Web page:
Letters Blogatory

The Blog of International Judicial Assistance | By Ted Folkman of Folkman LLC

Columbus landing in America
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Scandal of the Day: Washington, DC Sewer Service

Posted on October 12, 2020

Josh Kaplan of DCist published a major exposé on fraudulent service of process in Washington DC, leading to many tenants being evicted without ever having been served with process. The problem arises when private process servers, who are paid by the job, submit false affidavits. Kaplan was able to show that affidavits were false by showing that the servers had claimed to be in two places at once, or had claimed to travel impossibly quickly. The story is very well done—you should read it. I think the malefactors should be charged with a crime, and lawyers who were in a position to see that the servers were lying should be subject to discipline.

What lessons can we, as lawyers concerned with service of process, draw from this scandal?

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Case of the Day: Servotronics v. Rolls-Royce

Posted on October 6, 2020

The case of the day is Servotronics, Inc. v. Rolls-Royce PLC (7th Cir. 2020). I wrote about a related Fourth Circuit case earlier this year. The case deepens the circuit split on whether Section 1782 reaches private foreign arbitrations. The Fourth and Sixth Circuits have recently said “yes.” The Second and Fifth Circuits had said “no.” Now the Seventh Circuit has taken the Second Circuit view, setting up a very strong candidate for Supreme Court review (assuming the arbitration will still be pending a year from now).

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Supreme Court Update

Posted on October 5, 2020

Today is the first day of the Supreme Court’s October 2020 term. Unfortunately, the Court denied my petition for cert. in the Changzhou SinoType case. Of course, “petition denied” is always the statistically likely outcome, but I felt that we gave this as good a shot as we could, and I and others more knowledgeable about SCOTUS than I thought that the petition had a reasonable chance of success. I am grateful to the amici who weighed in on my client’s side, and to their counsel. I will be on the lookout for another case presenting this issue (and of course, if you know of one, please let me know!)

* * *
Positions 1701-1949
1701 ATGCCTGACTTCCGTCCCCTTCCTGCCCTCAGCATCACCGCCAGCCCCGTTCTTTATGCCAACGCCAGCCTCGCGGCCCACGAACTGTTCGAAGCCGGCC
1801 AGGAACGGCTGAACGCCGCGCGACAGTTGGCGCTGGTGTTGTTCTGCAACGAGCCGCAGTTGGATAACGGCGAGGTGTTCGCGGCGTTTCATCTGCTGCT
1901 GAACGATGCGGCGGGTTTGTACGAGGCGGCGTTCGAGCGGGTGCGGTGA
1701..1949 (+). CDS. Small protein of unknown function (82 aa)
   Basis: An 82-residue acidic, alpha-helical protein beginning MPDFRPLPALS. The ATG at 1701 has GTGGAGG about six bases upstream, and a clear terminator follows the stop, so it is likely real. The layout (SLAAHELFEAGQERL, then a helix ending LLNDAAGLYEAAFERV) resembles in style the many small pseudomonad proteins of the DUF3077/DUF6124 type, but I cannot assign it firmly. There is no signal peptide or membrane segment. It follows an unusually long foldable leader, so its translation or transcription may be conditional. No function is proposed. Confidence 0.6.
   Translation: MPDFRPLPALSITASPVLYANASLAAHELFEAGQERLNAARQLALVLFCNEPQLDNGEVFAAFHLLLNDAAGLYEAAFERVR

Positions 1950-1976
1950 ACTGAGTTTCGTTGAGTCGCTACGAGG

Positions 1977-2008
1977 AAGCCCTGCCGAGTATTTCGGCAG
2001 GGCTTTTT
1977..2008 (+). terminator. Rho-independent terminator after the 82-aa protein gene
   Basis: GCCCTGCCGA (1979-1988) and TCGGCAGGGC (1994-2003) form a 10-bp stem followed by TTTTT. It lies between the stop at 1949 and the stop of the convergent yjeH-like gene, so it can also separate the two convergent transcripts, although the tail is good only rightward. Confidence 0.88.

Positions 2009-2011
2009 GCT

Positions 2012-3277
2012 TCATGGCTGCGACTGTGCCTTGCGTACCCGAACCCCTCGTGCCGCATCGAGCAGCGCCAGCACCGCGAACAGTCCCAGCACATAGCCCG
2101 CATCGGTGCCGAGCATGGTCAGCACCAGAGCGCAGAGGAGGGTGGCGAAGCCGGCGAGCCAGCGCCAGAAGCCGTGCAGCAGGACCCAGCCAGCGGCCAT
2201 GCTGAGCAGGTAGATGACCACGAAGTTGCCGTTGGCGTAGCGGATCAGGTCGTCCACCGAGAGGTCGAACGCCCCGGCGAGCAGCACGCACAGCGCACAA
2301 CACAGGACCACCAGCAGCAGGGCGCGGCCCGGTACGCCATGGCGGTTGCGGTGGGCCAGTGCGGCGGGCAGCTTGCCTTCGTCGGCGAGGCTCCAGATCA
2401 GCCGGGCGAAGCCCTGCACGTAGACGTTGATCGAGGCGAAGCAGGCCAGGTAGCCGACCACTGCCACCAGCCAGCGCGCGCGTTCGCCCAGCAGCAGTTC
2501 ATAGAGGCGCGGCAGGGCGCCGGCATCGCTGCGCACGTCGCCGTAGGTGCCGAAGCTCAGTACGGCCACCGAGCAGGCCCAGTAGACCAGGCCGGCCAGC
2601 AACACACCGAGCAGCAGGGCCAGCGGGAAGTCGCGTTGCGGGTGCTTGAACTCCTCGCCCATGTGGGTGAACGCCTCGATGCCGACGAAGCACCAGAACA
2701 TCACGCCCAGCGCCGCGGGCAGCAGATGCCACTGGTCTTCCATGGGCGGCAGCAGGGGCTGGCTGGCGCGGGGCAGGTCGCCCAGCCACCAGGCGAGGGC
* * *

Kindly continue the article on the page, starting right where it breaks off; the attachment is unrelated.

On the brighter side, the Court denied the petition in New England Teamsters & Trucking Industry Pension Fund v. Sun Capital Partners III, LP, an important multi-employer pension plan ERISA case where I was counsel (not counsel of record) to the respondent.

There is a pending petition that I want to call to your attention: World Programming Ltd. v. SAS Institute. According to the petition, in order to incentivize a judgment debtor to pay a US judgment, the lower courts enjoined it from selling software for use in the US until the judgment is paid. The asserted source of the court’s authority was the All Writs Act. The question is whether you can use the All Writs Act in this way, or whether a judgment creditor is limited to the methods provided by FRCP 69, viz., a writ of execution or other means of enforcement prescribed by the relevant state law, to enforce a judgment. My preliminary view is that the petitioner is right on the merits. the Act isn’t just a license to make whatever orders the court thinks best. It’s a residual source of authority to protect the court’s jurisdiction. I think that in equity, if a party was in contempt of an injunction, a court would have authority to compel compliance by all kinds of creative means. But a money judgment at common law is just a declaration that party A owes a certain amount of money to party B, and it’s enforced primarily by a writ of execution or other established writs and procedures. “The forms of action may be dead, but they rule us from their graves.” Anyway, this is one to keep your eyes on.